Most Reverend Joseph C. Bambera, D.D., J.C.L.
Bishop of Scranton
Ash Wednesday – March 1, 2017 

In his Lenten message to the Church this year, Pope Francis invites us to consider that at the basis of all we are given to aid us in our journey of conversion during this sacred season is the Word of God, which we are invited to hear and ponder more deeply in order to engage the call of our baptism more authentically.

Recall the first words of scripture in today’s liturgy that come to us each year from the Old Testament prophet Joel. “Even now, says the Lord, return to me with your whole heart, with fasting, and weeping and mourning. Rend your hearts, not your garments, and return to the Lord, your God.”

Joel calls us to change our lives – to set aside all that keeps us from reflecting the life of God within our own lives. But he boldly challenges us to do so, not merely through gestures and religious practices – but by peering intensely into our hearts to insure that our spirit – the core of our being – is honest and pure and open to the transforming power and presence of God.

Saint Matthew, in today’s Gospel, reinforces the words of the prophet Joel, as he calls us to embrace a lifestyle rooted less in exterior show and far more in a true relationship with God. Pray, fast, give alms in support of the poor – not because such behavior will make us righteous, even if only in our own eyes – but because such acts for the true follower of Jesus are simply the consequence of faithful lives rooted in Jesus, who teaches us how best to live.

Reflecting upon the heart of this holy season, Pope Francis reminds us that the Word of God is alive and powerful, capable of converting hearts and leading them back to God. When we are humble enough to embrace the gift of God’s Word, “the Holy Spirit leads us on a true journey of conversion … to be purified of the sin that blinds us, and to serve Christ present in our brothers and sisters in need.” When we close our heart to the gift of God’s Word, however, “we end up closing our heart to the gift of our brothers and sisters.”

The true spirit of Lent and ultimately the pattern of life that is to be embraced by every authentic disciple of Jesus must not only lead us to a deeper awareness of the suffering world in which we live but cause us to respond. With this reality in mind, Pope Francis invites us to consider the gospel parable of the rich man and Lazarus and to see it as a key to understanding what we need to do in order to attain true happiness and, ultimately, eternal life.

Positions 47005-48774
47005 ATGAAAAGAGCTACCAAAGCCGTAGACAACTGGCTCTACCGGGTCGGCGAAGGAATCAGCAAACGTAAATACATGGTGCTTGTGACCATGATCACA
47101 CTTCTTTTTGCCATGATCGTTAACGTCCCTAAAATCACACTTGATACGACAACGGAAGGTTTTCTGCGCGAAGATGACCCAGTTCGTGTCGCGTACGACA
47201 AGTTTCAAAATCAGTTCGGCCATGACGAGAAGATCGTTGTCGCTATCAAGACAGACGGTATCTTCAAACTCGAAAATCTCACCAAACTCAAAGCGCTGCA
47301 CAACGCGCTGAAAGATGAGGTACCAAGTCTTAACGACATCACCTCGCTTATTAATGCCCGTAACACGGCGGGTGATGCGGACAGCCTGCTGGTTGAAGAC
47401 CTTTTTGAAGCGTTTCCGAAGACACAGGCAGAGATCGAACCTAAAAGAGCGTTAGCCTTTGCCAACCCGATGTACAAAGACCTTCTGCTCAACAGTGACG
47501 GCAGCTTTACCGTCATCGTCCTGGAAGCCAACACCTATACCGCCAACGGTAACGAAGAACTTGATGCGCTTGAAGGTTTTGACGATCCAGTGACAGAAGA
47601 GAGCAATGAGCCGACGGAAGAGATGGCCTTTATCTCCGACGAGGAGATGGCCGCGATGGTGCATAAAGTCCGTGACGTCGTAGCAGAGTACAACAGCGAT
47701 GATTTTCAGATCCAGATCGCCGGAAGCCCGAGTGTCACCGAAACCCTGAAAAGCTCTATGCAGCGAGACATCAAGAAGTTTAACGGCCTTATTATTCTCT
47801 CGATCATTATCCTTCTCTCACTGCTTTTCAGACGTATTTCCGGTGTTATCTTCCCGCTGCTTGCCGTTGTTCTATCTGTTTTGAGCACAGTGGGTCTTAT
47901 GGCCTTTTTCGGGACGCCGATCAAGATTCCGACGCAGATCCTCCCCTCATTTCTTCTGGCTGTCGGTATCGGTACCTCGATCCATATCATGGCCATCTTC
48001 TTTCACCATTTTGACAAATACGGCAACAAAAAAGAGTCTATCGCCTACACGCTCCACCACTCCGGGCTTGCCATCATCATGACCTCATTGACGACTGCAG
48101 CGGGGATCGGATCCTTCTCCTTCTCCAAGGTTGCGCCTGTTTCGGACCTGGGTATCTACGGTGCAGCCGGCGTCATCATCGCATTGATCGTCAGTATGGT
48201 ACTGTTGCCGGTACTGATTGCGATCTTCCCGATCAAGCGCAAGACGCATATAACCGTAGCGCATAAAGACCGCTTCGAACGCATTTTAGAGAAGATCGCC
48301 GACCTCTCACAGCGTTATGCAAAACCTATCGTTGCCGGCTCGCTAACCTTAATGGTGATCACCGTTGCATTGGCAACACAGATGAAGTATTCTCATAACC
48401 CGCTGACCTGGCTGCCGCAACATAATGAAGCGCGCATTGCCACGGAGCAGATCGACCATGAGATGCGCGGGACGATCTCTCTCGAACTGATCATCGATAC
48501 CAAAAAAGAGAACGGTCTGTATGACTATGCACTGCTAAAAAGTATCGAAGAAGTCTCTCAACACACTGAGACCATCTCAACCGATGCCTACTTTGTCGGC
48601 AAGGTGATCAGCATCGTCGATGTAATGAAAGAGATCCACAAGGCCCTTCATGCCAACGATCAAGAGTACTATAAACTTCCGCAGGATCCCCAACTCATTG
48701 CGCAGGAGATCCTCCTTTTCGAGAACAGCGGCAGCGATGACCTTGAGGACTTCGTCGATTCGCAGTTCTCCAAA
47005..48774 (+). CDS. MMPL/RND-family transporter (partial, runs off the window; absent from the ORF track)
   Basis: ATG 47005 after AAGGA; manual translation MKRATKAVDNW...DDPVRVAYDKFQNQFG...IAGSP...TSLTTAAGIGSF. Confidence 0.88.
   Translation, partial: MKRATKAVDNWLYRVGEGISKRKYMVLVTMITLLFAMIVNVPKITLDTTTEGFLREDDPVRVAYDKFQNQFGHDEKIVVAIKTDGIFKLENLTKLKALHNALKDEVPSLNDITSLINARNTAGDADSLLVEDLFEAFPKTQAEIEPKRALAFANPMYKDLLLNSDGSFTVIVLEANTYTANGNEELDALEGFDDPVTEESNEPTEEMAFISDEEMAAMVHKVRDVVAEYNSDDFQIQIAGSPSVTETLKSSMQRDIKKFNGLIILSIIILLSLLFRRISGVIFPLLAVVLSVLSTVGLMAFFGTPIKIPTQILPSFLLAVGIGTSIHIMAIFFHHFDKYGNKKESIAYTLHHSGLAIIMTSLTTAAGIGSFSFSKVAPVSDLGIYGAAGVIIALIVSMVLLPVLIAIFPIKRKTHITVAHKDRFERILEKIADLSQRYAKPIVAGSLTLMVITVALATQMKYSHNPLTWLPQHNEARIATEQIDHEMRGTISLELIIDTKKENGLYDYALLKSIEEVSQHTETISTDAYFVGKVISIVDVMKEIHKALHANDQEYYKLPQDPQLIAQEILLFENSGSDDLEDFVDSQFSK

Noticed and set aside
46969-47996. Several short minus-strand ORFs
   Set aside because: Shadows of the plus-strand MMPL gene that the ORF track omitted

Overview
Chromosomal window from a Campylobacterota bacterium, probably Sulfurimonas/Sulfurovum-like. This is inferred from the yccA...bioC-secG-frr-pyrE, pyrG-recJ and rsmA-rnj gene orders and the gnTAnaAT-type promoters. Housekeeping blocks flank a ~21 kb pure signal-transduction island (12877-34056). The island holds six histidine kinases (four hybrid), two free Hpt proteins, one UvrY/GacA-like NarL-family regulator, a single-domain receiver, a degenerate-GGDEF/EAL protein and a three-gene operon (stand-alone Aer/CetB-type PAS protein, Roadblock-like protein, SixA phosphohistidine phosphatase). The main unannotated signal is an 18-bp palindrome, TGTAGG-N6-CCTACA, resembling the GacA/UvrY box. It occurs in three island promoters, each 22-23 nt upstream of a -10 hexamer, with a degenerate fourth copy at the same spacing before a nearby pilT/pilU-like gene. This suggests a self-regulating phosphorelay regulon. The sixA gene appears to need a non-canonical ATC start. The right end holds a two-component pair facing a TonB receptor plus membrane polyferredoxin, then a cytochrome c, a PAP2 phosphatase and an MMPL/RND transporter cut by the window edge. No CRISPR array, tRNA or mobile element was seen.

Lazarus – the poor man who laid at the door of the rich man’s house – is ultimately portrayed in the Gospel as a priceless treasure, a human being whom God loves and cares for, despite his concrete condition which portrays him as an outcast. Lent, then, becomes a favorable season for opening the doors to all those in need and recognizing in them the face of Christ.

In a few days, we will welcome catechumens into the ranks of the elect; those from our midst who have begun the journey of conversion and who will soon experience the saving power of Jesus in the Easter mysteries of Baptism, Confirmation and Eucharist. Their “yes” to the Lord’s call in this day and age gives us hope and should encourage us to recommit ourselves to the vows that were made at our own baptisms. Their “yes” reminds us that we too are called to look beyond ourselves – to continually heed God’s Word – to encounter the living Christ in the sacraments of the Church – and then to serve Christ in our neighbor!

Our Lenten journey, my brothers and sisters, draws us to the very heart of what it means to be a Christian. We are baptized into the Lord Jesus – yes, for our life and salvation – but not solely for our own well being. Let us pray for one another so that, by sharing in the victory of Christ, we may open our doors to the weak and poor. Then we will be able to experience and share to the fullest the joy of Easter and the glory of God in our midst.